Saturday, November 3, 2012

Latest Computer Models Still Unfavorable for Northeast Next Week...

I certainly hope that government and commercial officials charged with getting natural gas and electricity flowing across the Northeast again are paying attention to the forecasts with regard to the storm system that is expected to develop next week.

The latest runs of the European (ECMWF) model, as well as the U.S. based GFS model are coming into better agreement that a significant storm is likely across the same areas that were affected by Sandy earlier this week.

Here is the ECMWF model projection valid at 7am EST on Thursday morning (note, I forgot the time change in yesterday's post, so that image was actually valid at 7am EST not 8am EDT as I noted at that time):

The center of the low pressure system is forecast to be in nearly the same spot as it was by the same model on yesterday morning's run, as shown below:

While the location is nearly the same, the main difference is not good - today's run shows the system being even stronger.  We are seeing similar trends with the U.S. based GFS model and the Canadian model.

As I pointed out in my update yesterday, I am very concerned with this system not only due to the widespread, locally heavy precipitation potential that it will hold, but also due to the "storm surge" (i.e., increased water levels at high tide), and strong, gusty surface winds that the system will produce.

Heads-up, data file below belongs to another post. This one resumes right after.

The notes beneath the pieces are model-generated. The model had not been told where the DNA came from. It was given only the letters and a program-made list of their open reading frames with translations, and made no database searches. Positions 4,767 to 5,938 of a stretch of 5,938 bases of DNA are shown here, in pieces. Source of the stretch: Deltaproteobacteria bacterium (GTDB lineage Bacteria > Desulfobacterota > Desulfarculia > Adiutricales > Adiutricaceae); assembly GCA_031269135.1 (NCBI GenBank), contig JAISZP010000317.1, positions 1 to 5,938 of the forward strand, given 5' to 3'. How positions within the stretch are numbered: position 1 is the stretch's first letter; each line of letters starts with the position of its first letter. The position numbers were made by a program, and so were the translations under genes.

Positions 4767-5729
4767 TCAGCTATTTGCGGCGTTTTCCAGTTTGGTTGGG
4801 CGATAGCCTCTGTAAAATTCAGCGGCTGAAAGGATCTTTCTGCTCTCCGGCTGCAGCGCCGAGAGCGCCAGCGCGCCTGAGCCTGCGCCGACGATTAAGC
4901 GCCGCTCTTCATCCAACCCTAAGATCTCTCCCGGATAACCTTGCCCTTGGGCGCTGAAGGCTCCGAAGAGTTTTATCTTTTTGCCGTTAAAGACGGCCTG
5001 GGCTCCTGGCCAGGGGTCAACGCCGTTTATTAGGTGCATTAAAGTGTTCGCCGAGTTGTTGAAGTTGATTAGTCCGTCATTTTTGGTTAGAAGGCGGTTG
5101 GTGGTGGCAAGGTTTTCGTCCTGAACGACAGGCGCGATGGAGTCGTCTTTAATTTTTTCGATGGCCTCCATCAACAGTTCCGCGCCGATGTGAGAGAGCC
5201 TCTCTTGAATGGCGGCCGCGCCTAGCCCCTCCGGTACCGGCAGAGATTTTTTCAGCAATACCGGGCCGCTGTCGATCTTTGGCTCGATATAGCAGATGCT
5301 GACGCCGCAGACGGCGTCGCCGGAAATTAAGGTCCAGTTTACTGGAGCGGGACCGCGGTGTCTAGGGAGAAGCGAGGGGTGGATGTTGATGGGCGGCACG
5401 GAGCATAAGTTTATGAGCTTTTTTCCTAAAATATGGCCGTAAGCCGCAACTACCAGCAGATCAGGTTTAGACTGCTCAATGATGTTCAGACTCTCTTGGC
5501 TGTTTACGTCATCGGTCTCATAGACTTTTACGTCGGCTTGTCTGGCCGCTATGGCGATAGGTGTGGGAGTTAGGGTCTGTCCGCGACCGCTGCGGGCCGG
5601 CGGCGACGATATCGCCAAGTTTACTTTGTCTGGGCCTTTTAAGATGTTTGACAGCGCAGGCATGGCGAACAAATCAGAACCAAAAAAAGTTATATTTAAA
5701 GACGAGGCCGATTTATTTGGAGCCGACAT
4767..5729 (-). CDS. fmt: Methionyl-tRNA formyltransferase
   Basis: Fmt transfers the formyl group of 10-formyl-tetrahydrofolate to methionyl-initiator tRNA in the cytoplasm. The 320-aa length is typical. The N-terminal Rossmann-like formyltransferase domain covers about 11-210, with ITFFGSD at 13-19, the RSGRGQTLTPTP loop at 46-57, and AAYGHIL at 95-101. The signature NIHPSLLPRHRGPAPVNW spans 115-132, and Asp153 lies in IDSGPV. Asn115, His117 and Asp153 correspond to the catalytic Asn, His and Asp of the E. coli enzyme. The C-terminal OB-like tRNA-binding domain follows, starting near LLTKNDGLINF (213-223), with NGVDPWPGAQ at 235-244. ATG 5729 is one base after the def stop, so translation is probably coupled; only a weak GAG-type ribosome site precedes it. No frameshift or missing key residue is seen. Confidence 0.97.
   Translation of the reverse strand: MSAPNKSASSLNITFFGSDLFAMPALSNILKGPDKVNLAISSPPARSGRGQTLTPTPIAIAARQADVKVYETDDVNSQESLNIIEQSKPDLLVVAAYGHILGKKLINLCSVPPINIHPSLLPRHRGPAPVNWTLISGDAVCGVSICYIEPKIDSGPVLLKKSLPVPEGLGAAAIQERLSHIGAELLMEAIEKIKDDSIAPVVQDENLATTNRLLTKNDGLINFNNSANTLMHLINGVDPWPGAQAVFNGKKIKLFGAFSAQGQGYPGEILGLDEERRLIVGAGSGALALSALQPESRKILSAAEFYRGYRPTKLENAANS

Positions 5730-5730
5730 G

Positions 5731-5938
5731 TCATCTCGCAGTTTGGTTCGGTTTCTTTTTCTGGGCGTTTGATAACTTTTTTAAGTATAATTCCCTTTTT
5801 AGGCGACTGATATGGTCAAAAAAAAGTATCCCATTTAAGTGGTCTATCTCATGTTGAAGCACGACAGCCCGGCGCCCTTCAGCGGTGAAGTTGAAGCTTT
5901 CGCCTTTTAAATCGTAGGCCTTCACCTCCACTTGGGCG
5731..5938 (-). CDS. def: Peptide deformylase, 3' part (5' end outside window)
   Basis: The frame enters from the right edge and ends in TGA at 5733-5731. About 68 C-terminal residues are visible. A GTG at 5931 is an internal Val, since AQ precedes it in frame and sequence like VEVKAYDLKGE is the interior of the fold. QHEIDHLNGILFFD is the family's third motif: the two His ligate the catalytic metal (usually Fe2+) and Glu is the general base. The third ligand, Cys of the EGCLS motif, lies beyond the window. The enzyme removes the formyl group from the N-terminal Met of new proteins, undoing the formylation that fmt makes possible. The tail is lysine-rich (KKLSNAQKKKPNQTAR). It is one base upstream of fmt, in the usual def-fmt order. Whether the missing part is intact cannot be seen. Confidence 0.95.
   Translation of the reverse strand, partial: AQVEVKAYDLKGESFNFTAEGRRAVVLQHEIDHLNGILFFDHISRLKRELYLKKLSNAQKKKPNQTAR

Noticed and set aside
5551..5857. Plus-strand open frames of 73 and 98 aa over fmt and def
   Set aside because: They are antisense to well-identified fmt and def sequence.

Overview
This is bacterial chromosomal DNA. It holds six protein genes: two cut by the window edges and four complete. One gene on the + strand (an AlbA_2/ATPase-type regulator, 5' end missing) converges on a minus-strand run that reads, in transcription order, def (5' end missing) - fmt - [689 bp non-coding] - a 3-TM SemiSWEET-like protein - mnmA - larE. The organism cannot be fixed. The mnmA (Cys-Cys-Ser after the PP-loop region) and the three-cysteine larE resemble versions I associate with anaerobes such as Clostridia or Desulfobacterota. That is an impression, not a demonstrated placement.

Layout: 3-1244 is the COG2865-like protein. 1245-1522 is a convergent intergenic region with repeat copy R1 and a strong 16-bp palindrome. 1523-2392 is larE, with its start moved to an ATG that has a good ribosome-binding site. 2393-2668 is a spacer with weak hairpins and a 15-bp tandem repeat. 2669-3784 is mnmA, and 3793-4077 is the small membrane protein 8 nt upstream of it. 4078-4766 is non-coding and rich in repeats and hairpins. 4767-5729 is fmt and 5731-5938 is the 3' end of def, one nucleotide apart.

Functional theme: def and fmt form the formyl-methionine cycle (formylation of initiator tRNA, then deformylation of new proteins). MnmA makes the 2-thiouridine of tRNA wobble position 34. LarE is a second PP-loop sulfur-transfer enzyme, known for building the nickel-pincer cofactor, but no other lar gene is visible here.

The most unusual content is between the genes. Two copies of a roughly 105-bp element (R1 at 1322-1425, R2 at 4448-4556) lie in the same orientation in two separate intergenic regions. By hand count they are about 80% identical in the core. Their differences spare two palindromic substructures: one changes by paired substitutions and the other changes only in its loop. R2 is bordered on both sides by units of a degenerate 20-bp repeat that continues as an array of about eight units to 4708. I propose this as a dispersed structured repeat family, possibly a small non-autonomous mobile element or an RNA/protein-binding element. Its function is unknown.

Please see yesterday's post for details on why the region is particularly vulnerable to "storm surge" with this system.  While this system will be no where near as strong as Sandy, it won't take much to cause major problems in this already hard hit area.

Municipal and state government agencies as well as utility companies need to rush recovery efforts from Sandy to completion as quickly as possible.  I know that may sound unreasonable, and I'm not an unreasonable person.  What I am referring to is that basic infrastructure (i.e., natural gas, electric power, gas stations, hospitals, etc.) should be back in operation wherever possible.  This includes removing as many compromised trees and/or tree limbs as possible before this next storm has an opportunity to finish the job itself.

There are many people across this region that are now homeless due to Sandy.  Satisfactory arrangements need to be made for these folks before this next storm hits, so that they are not literally left out in the cold (yes, there will be snow with this system, including the possibility of accumulating snows in the "big cities" near the coast).

Tomorrow this storm will be within the 5 day range of impacting the region.  We will be able to become much more precise as to the expected impacts and I will be sure to make a more detailed post at that time.

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